A court in Georgia wants to let a small thrift institution accomplish what it failed to do in direct takeover negotiations: get acquired by NationsBank Corp.

A superior court judge in Glynn County this week ordered the $171 billion-asset superregional to honor a merger agreement with First Federal Savings Bank of Brunswick, Ga.

The agreement was reached in 1988 with Citizens and Southern Corp., which became part of NationsBank in 1991, but the merger was never consummated.

"I've talked to a lot of people about this, and no one's heard of anything quite like it," said Ben T. Slade, president and chief executive of the $230 millionasset First Federal. "It's highly unusual for a merger to be accomplished by order of the court. But this was the only forum available to us. We exhausted all other options back in 1991."

The court agreed with the thrift's charge that its 1988 merger agreement with Citizens and Southern Corp. was breached. NationsBank is the current defendant because Atlanta-based C&S later merged with Sovran Financial Corp. of Virginia. The resulting C&S/Sovran Corp. in turn was gobbled up by NCNB Corp. in 1991 to form NationsBank.

To remedy the situation, which has cost First Federal more than $1 million in litigation expenses, the court ordered NationsBank to make an offer within 60 days to acquire First Federal. The decision follows a June jury verdict that a merger agreement had been broken. At the news, the thrift's stock soared from $21 to $32.

The stock swap rate for that offer probably will be determined in another jury trial sometime early next year, both parties believe. The rate will be the one that would have been used if the original deal had gone through in 1991. The jury will have to decide exactly when in 1991, because the stock of the two institutions fluctuated greatly during that time.

First Federal asserts that the transaction should have been closed by June 1991, when an exchange of 0.85 share of NationsBank stock for each share of First Federal stock would have been appropriate.

Using that swap rate, the deal would be worth about $59 million based on Tuesday's stock prices. First Federal has 1.5 million outstanding shares, trading at $31.50 apiece. NationsBank is trading at $46.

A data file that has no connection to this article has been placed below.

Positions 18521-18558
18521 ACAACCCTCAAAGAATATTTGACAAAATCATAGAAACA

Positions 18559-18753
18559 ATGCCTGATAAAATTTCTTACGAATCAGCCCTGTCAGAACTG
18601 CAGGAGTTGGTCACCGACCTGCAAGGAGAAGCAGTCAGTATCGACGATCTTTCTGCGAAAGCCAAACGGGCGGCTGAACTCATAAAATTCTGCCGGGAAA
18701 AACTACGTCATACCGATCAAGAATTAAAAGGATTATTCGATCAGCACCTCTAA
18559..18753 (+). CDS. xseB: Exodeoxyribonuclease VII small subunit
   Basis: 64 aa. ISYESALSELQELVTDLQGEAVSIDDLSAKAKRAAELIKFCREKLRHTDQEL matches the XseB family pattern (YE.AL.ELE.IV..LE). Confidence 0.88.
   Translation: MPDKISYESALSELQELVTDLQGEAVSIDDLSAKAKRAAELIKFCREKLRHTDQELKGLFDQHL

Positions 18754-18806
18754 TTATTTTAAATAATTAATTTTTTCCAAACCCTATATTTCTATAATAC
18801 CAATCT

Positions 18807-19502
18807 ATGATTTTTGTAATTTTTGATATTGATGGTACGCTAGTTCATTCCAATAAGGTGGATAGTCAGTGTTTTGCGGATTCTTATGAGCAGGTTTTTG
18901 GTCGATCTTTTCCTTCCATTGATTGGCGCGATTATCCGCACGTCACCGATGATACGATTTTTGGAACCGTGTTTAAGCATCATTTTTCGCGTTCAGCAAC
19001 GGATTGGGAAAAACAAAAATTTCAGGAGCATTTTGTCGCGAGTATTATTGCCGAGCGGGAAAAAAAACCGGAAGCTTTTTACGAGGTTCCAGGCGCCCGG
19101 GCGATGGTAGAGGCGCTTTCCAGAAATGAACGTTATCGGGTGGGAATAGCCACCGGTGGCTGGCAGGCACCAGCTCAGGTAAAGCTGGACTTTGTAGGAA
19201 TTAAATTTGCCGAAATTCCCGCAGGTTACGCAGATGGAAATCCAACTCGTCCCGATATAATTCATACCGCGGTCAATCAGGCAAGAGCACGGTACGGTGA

"We're extremely pleased with the decision," said Carlton Henson, a lawyer at McAlpin & Henson, which represented First Federal. "This is the result we've been trying to get for three years."

In a statement released Tuesday, NationsBank said it is still studying the court order but believes that an exchange rate based on First Federal's current value is about the same as the rate that would have been used in 1991.

NationsBank added that it and C&S/Sovran "offered to go forward with this transaction at the contract price in September of 1991 before this litigation was ever filed." The thrift rejected the offer because of the added tax burden in a cash deal and because it didn't reflect the damages suffered from the breached merger.

As for First Federal, which has five offices in the Brunswick area, it believes the court order validates the thrift's belief that it was mistreated by the larger institutions. C&S and then C&S/Sovran strung First Federal along for three years, until the deal finally collapsed with the entry of NCNB, Mr. Slade said.

"I think they [C&S] just felt that we would always go along with them," said Mr. Slade. "But finally we had enough. We just ran out of patience. Finally the courts agreed with us, and we hit them between the eyes. There's a saying that southerners will be polite until they're mad enough to kill you."

Battle of the Banks

February 1988

Citizen and Southern Corp. enters into agreement to acquire tiny First Federal Savings Bank of Brunswick.

September 1989

C&S merges with Sovran Financial Corp. of Virginia, surprising First Federal officials.

November 1991

After three years of delays, First Federal learns C&S Sovran will merge with NCNB to form NationsBank. The thrift C&S/Sovran's merger with NationsBank.

December 1994

Judge orders NationsBank to make an offer to acquire First Federal.

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